Here’s some video! Harmontown is a podcast, hence there isn’t video of it. Instead, here’s Harmon in an extended interview with Kevin Pollak from the summer of 2012 and a weird training video Harmon performed in for Cousins Subs chain in 1995.
 

 

Posted by Martin Schneider | Discussion
follow us in feedly
Dear Ryan Adams: PLEASE go on crybaby Sean Hannity’s show and SAY IT TO HIS FACE!


 
Although you’d think that Sean Hannity gets emails, tweets and even people getting right up into his smug fratboy face telling him to “fuck off, asshole” every single day of his goddamned life, an “outrageous” insulting tweet from “liberal” rocker Ryan Adams—who the apparently distraught Hannity pretends like he’s never heard of—has caused the Fox News troll king to get the major sadz.

What’s a wounded, well-paid, well-fed middle-aged millionaire supposed to do when a rockstar tells him he sucks in less than 140 characters? How’s about asking Miss Oklahoma to come onto his show to defend his honor? What else would you expect from a weeny like Sean Hannity?

Via Mediaite:

Sean Hannity tonight responded to singer Ryan Adams over Adams’ Twitter snipes at Hannity and his refusal to come on Hannity’s show and explain himself. Hannity noted that Adams’ initial tweet was taken down, asking “Why the urge to quickly recall the tweet, sir?” He called Adams a “gutless little coward” and challenged him again to make the same charges face-to-face.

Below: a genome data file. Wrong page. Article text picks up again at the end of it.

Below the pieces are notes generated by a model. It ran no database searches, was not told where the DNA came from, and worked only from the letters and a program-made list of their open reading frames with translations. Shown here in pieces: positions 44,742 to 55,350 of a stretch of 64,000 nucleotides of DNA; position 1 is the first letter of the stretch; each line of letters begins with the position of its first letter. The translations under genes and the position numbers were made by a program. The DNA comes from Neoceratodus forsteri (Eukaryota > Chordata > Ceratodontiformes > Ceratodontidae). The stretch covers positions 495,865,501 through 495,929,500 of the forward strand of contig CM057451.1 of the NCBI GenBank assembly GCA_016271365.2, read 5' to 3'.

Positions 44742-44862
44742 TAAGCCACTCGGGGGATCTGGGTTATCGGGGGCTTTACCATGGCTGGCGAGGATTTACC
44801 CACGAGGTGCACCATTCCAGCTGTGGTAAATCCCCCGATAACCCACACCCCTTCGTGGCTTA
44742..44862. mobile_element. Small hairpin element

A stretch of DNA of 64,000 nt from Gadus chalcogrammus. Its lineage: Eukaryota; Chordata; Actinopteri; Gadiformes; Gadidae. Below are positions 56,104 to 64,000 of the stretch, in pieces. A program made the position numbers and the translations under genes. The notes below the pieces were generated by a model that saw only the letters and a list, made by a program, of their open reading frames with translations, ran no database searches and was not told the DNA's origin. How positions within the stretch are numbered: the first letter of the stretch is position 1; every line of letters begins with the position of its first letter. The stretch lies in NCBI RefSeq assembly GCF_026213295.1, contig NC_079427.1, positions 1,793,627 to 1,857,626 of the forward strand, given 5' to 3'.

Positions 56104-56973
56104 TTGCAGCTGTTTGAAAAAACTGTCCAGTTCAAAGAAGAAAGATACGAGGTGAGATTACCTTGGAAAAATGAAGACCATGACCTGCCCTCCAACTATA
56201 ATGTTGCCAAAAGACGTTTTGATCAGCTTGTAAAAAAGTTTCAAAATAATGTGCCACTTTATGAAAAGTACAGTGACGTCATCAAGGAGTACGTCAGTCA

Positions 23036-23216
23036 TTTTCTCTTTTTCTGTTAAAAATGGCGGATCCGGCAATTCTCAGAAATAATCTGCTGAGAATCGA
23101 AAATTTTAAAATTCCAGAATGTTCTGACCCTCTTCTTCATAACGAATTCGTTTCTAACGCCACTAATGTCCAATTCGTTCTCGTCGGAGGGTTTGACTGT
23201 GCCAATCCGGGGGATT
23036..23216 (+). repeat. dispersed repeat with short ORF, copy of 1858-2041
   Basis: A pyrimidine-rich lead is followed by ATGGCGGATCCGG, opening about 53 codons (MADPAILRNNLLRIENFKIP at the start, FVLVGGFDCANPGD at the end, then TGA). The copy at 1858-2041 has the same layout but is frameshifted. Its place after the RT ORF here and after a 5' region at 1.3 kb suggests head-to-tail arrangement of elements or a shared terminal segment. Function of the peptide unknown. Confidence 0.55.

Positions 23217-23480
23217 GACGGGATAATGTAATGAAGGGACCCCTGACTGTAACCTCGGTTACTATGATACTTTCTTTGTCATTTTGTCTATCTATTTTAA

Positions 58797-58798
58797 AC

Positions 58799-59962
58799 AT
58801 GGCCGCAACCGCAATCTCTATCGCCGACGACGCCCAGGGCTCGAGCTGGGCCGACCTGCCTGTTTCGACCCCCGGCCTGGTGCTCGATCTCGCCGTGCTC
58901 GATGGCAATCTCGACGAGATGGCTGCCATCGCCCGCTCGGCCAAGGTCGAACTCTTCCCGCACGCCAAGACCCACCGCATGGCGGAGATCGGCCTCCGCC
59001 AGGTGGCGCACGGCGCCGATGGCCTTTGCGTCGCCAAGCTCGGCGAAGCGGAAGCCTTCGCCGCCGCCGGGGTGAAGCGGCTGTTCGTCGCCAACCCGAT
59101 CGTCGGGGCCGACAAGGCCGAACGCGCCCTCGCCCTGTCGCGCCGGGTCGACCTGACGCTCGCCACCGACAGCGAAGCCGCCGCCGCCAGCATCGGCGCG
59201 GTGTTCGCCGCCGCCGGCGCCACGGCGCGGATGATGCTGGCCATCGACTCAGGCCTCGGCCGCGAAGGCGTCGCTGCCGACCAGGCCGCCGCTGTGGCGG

Tamara Holder pushed back a little, telling Hannity he was “changing the subject” from his initial point on Twitter about role models and entertainers “who have a right to speak their minds.” Miss Oklahoma Anna-Marie Costello said Twitter allows anyone to say anything without any accountability, claiming Adams “has no sense of integrity.” Holder shot back, “Why? Because he called Sean Hannity out on Twitter?”

Exactly what I was thinking when I watched the segment. That and the fact that Miss Oklahoma sounds like a drunk who memorized her lines…

What’s the big deal?
 

 

Ryan Adams did not delete the tweet in question—Hannity’s either lying or he’s mistaken, but I’d wager he’s lying—because it’s still there, right in his Twitter feed. How is Adams “gutless” then, according to he who will not submit to water-boarding for charity‘s criteria?

To tell you the truth, I think Ryan Adams SHOULD go on Hannity’s show and say it to his fucking face. He’d destroy the little bitch and he’d be doing it for you and me!